depends on the effect of the other o Ex. How the amount of studying (IV) affects enjoyment of uni (DV) High Studying (Exp) Low Studying (Control) Low High Unliked Course Enjoy Enjoy High Low PS 101 enjoy enjoy  The effect on the amount of studying on enjoyments depends in the type of course  Multivariate Designs (repeated measures)- more then one dependent variable Ex. 3 types 1) diabetes, 2) heart disease, 3) Dealth Or repeating some variable many times Advantages/Disadvantages of Experiments  cause/effect – manipulate, control all else; therefore IV  DV  decreased external validity o how the lab results generalize outside to real world  inappropriate for certain variables o you cannot manipulate certain things  ex. Gender, ethnicity Empirical research via Descriptive/Correlational designs Types:
  Naturalistic observation (observing behavior without intervening) o Because we have not manipulated a variable we can only say that they are related and not one cause of another o Ex. Do red cars go faster then others  Case study (in-depth investigation of an individual subject) o But generalize on one person’s data  Surveys (gathering information about specific aspects of people’s behavior) o Ex. Mass testing Advantages/Disadvantages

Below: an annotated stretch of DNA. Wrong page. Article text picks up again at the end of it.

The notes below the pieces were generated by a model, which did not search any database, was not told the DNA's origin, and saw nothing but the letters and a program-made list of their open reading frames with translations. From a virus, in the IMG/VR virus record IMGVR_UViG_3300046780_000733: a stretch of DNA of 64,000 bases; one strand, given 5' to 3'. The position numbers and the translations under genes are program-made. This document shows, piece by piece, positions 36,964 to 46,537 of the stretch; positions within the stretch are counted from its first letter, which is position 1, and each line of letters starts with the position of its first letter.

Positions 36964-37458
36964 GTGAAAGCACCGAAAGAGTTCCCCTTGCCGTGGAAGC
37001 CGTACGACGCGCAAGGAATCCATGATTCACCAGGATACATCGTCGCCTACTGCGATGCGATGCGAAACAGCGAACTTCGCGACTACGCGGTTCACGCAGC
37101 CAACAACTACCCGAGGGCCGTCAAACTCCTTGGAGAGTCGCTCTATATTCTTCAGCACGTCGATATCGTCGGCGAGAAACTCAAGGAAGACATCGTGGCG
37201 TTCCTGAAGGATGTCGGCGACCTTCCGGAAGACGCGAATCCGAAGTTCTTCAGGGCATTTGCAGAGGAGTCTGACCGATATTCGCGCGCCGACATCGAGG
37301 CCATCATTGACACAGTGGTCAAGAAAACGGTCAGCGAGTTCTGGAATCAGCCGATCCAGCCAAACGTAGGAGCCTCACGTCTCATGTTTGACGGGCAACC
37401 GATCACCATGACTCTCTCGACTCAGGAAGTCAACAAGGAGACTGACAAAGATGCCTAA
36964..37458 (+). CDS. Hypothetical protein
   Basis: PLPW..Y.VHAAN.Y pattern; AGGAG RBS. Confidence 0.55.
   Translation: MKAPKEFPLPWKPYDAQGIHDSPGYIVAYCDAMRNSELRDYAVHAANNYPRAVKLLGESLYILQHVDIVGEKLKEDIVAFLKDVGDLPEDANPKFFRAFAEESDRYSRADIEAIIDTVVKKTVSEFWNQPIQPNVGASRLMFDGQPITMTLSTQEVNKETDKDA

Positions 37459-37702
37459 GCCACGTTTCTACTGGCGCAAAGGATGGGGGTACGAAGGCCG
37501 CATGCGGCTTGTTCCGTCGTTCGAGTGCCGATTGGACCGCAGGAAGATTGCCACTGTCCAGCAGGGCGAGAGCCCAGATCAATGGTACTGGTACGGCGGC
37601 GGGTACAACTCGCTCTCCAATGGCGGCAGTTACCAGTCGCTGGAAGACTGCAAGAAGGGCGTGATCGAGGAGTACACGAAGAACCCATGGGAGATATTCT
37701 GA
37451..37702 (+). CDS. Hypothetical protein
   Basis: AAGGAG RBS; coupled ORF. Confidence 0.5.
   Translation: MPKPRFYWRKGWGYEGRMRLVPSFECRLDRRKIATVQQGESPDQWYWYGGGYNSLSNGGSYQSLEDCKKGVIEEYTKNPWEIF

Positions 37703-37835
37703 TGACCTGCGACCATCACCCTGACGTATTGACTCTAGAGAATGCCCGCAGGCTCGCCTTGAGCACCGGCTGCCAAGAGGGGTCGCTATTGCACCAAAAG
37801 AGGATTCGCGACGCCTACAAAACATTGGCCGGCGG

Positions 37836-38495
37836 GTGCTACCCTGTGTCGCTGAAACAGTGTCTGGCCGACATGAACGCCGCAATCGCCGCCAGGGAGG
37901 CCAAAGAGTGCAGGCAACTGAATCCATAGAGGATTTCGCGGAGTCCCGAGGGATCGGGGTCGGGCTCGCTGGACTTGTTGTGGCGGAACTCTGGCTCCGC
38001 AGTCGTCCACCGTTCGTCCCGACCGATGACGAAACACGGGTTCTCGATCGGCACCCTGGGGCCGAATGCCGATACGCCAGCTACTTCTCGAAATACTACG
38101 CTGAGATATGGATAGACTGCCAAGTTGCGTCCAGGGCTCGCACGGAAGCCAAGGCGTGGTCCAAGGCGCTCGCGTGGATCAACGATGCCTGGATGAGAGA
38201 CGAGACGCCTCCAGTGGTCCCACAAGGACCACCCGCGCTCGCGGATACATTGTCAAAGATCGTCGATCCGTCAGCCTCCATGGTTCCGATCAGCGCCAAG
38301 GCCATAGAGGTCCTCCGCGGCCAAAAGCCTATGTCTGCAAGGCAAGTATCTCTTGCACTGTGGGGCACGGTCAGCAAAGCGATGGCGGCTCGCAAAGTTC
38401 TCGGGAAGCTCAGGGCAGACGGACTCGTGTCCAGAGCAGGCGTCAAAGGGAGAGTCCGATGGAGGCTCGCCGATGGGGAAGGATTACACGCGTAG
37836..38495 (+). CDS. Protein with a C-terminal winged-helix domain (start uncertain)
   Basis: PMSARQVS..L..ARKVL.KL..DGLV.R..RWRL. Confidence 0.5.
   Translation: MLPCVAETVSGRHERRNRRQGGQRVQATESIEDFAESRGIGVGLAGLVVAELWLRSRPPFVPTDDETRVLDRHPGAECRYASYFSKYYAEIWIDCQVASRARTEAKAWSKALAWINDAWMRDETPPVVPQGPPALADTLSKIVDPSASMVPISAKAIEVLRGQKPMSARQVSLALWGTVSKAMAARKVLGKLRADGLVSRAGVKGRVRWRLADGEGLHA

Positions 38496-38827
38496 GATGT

Advantages  Lots of information that cannot be controlled in experiments can be gathered Disadvantages  lack of causality, due to confounding o manipulated X  Y; might find a relationship between X and Y that is not a causal relationship but a correlation  ex. There is a correlation between the number of appliances you have